The flat earther's - who pretend to believe that AGW is just a global conspiracy that has for the last 28 years grown to include over 190 governments, and their civil servants, and the all the world's great academies of science, and over 97% of climate scientists - have the twin roles of :

a/. trying to keep all web/media discussions' focus off what must be done for mitigation and on whether AGW exists/is benign/ matters/etc; and

b/. providing political cover for the bipartisan US policy of the denial of urgency by those in power.

"Net-zero emissions in the second half of the century" - the UK party-leaders' US-approved 'joint-goal' for Paris, that became the 'Paris Outcome', is the definitive expression of that denial of urgency. In lacking a definition of valid offsets, or their proportion, or a target date, it is ambiguity cubed.

What Obama sought in Paris, and with Cameron's help achieved, was a "Long-grass skirt" result, by which nothing significant will be done to hinder the escalation of Climate Destabilization before global crop failures generate civil unrest and chaotic regime change in China, thereby ending its threat to America's cherished global economic dominance.

In this light Klein, McKibben et al are wrong to put the blame for delay simply on the US fossil fuel lobby - all US corporations whose profits depend on the maintenance of US global economic dominance have a paramount motive for imposing the covert policy of inaction.

The sooner the covert policy is exposed, and massively rejected as utterly shameful by the US public, the sooner rational global co-operation on mitigation will begin.

Regards,
Billhook


#11

I never argued that they should cover all possible topics. You are making a strawman argument, i.e., you say that I made that argument and then you refute it, even though I never made that argument. I argued that they should at least mention the number one problem. When they fail to do that, someone needs to point that out. The vast majority of articles on the subject of global warming never mention that meat consumption is the number one driver of global warming. My frustration is warranted, despite your condescending conclusion to the contrary.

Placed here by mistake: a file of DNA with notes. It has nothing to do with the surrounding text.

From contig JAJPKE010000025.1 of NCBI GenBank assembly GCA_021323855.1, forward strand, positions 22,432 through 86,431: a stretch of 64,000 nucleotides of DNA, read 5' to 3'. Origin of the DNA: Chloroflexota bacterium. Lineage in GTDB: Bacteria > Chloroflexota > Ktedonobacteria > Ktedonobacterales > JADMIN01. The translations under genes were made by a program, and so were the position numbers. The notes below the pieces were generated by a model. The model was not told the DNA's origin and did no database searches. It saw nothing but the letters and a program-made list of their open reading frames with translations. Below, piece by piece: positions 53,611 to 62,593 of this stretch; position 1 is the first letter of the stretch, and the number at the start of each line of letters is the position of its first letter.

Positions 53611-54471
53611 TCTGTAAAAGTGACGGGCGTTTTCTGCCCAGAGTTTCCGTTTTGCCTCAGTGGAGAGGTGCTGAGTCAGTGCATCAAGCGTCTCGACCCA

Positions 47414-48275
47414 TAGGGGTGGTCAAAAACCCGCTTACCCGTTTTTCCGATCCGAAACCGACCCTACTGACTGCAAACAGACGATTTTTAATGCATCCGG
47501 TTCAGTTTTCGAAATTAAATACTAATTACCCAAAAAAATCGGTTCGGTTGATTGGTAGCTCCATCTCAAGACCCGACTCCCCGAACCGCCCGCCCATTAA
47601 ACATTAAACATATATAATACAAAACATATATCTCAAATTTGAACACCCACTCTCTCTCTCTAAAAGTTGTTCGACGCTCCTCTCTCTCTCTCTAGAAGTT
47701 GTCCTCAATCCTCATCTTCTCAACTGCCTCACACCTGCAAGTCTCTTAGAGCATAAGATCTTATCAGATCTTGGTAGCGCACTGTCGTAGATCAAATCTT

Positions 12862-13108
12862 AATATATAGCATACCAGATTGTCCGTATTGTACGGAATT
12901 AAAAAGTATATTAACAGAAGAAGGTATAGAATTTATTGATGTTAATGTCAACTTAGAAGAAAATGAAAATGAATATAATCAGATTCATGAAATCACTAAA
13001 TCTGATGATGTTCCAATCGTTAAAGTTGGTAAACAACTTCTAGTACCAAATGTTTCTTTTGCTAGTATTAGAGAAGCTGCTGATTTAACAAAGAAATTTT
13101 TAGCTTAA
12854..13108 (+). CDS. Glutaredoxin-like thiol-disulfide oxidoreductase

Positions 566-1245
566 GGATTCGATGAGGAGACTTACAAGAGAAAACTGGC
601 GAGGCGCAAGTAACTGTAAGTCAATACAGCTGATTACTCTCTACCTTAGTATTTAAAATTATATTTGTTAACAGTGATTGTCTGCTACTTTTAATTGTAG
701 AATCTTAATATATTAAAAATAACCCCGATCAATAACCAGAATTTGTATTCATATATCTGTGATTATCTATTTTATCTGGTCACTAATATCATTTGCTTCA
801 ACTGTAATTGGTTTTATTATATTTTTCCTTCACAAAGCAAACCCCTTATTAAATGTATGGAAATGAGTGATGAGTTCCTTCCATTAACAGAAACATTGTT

#12

There you go again, as always, creating a strawman argument that I never made and then refuting it. I have never argued that it is not important to reduce our use of fossil fuels. I have never argued that fossil fuels were not made millions of years ago as you say. I do not know whose arguments you are refuting; I have never denied or spoken against the stuff you are talking about. Our only disagreement is on whether agribusiness produces 20% or 51% of greenhouse gases. Either way, agribusiness is a very important source of greenhouse gases, and almost every article published on the subject of global warming fails to mention that. I have every right to speak up whenever I see an article that fails to mention that important fact. Again, whether it's 20% or 51%, I don't think agribusiness can be ignored. How dare you accuse me of trying to deceive people. That is sickening.


#13

Fossil fuels account for 80% of greenhouse gaseous emissions while you keep insisting that the meat industry is the primary cause of global warming.

You want to split hairs but you are deliberately confusing people and I repeat my request for you to post the sources for your figures. I know where you got those figures and they are NOT scientific. Nevertheless, you can say what you want but be prepared for others to challenge you on what you say which is what I am doing. You seem to think that you should make these claims and not have to prove them. They are false according to science but if you can prove otherwise then do so. Enough with the oh poor you nobody will let you talk. How can someone stop you and nobody is even trying to. They are telling you that your claims are bogus. Prove them wrong and everybody has seen what you have been claiming for a long time now so spare us the faux wounding of poor innocent you thanks.


#14